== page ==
Chase, L. E. 1993. Developing nutrition programs for high producing dairy herds. J. Dairy Sci. 76:3287-3293.

Claycomb, R. W., M. J. Delwich, C. J. Munro, and R. H. BonDurant. 1996. Enzyme immunoassay for on-line sensing of milk progesterone. Trans. Am. Soc. Agric. Eng. 39:729-734.

Cordoba MC, Sartori R, Fricke PM. 2001. Assessment of a commercially available early conception factor (ECF) test for determining pregnancy status of dairy cattle. J Dairy Sci. 84:1884–9.

Cowie TA. 1948. Pregnancy diagnosis tests: a review. Commonwealth agricultural bureaux joint publication No. 13, Oxford, UK. p. 11–7. 15.

Crowe MA, Diskin MG, Williams EJ. 2014. Parturition to resumption of ovarian cyclicity: comparative aspects of beef and dairy cows. Animal. 8:1–14.

Crowe MA, Williams EJ. 2012. Triennial lactation symposium: effects of stress on postpartum reproduction in dairy cows. J Anim Sci. 90:1722–7.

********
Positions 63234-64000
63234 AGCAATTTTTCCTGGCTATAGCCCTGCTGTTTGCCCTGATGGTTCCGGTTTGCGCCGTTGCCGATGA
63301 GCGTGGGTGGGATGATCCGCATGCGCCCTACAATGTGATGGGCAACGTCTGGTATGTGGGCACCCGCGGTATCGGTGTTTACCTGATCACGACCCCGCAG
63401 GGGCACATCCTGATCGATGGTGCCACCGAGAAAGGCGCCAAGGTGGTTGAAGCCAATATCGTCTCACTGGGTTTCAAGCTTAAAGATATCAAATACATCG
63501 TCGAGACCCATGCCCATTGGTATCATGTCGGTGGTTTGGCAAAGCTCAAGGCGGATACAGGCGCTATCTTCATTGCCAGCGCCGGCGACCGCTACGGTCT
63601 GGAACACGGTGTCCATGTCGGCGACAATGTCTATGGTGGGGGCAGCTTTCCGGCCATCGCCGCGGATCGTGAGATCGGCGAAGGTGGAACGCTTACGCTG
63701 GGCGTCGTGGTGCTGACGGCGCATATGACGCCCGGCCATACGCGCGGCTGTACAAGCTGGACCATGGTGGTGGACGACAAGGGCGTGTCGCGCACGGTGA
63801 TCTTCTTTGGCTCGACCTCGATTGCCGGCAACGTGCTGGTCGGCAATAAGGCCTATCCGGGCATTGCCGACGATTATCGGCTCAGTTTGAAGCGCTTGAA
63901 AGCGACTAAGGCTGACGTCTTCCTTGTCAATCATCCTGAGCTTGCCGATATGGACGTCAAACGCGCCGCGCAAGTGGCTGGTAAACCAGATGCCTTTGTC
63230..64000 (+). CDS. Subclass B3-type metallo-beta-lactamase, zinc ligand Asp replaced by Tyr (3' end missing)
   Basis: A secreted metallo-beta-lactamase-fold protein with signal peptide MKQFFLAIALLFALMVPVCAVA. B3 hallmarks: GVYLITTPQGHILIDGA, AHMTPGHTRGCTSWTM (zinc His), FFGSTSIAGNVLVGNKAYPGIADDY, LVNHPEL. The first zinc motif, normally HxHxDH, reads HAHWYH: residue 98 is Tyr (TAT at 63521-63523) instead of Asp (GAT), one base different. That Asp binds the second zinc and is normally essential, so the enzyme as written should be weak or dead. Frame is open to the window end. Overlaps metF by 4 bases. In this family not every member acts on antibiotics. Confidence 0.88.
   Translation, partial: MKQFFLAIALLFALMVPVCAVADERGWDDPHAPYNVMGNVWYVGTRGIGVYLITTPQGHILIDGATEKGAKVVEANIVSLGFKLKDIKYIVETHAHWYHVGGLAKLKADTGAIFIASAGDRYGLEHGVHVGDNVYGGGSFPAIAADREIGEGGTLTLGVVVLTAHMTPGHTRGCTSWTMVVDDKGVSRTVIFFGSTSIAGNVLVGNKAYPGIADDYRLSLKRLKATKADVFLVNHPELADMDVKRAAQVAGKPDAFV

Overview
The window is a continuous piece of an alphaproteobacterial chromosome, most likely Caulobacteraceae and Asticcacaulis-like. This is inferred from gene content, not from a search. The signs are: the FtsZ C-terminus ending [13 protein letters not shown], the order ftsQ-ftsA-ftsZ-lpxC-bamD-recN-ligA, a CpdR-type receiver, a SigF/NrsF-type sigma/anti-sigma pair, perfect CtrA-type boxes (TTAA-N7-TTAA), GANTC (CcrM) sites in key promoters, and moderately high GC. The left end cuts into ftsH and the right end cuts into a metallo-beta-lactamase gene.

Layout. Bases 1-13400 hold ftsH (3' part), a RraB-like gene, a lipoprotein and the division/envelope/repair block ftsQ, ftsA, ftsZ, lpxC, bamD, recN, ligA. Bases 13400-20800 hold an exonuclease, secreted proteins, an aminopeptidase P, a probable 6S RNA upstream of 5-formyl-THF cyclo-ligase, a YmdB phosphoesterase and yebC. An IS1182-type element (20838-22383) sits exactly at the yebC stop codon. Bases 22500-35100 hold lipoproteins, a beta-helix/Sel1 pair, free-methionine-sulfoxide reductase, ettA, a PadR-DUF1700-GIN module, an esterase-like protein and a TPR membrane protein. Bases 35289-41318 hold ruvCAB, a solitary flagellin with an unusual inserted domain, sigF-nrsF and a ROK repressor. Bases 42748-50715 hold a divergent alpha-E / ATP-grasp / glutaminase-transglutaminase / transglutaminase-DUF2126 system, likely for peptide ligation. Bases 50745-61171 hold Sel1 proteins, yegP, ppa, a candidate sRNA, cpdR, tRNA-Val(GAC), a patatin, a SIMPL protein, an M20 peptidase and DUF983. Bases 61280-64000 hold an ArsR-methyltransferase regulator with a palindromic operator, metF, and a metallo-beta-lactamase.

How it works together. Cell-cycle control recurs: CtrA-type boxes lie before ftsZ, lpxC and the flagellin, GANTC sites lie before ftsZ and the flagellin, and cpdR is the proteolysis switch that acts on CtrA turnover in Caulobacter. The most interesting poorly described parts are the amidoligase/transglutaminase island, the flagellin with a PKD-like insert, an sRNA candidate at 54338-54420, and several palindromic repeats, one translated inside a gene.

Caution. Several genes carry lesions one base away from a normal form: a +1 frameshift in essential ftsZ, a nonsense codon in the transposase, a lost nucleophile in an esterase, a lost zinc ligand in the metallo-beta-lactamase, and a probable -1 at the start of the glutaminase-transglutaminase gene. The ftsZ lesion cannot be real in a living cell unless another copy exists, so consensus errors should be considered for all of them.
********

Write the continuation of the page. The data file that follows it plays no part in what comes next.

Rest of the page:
Cullor, J. S. 1990. Mastitis and its influence upon reproductive performance in dairy cattle. Pages 176-180 in Proc. Int. Symp. Bovine Mastitis, Indianapo-lis, IN, Mastitis Council, Inc., and Am. Assoc. Bovine Practitioners, Ar-lington, VA.

Curry, M. R. 2000. Cryopreservation of semen from domestic livestock. Rev. Reprod. 5:46-52.

Diskin MG, Parr MH, Morris DG. 2012. Embryo death in cattle: an update. Reprod Fert Develop. 24:244–51.

Domecq, J. J., A. L. Skidmore, J. W. Lloyd, and J. B. Kaneene. 1997. Rela-tionship between body condition scores and conception at first artificial in-semination in a large dairy herd of high yielding Holstein cows. J. Dairy Sci. 80:113-120.

Dransfield, M. G. B., R. L. Nebel, R. E. Pearson, and L. D. Warnick. 1998. Timing of insemination for dairy cows identified in estrus by a radio-telemetric estrus detection system. J. Dairy Sci. 81:1874-1882.

Erb, R. E., and R. A. Morrison. 1957. Estrus after conception in a herd of Holstein-Friesian cattle. J. Anim. Sci. 16:267-270.

Folman, Y., M. Kaim, Z. Herz, and M. Rosenberg. 1984. Reproductive man-agement of dairy cattle based upon synchronization of estrous cycles. J. Dairy Sci. 67:153-160.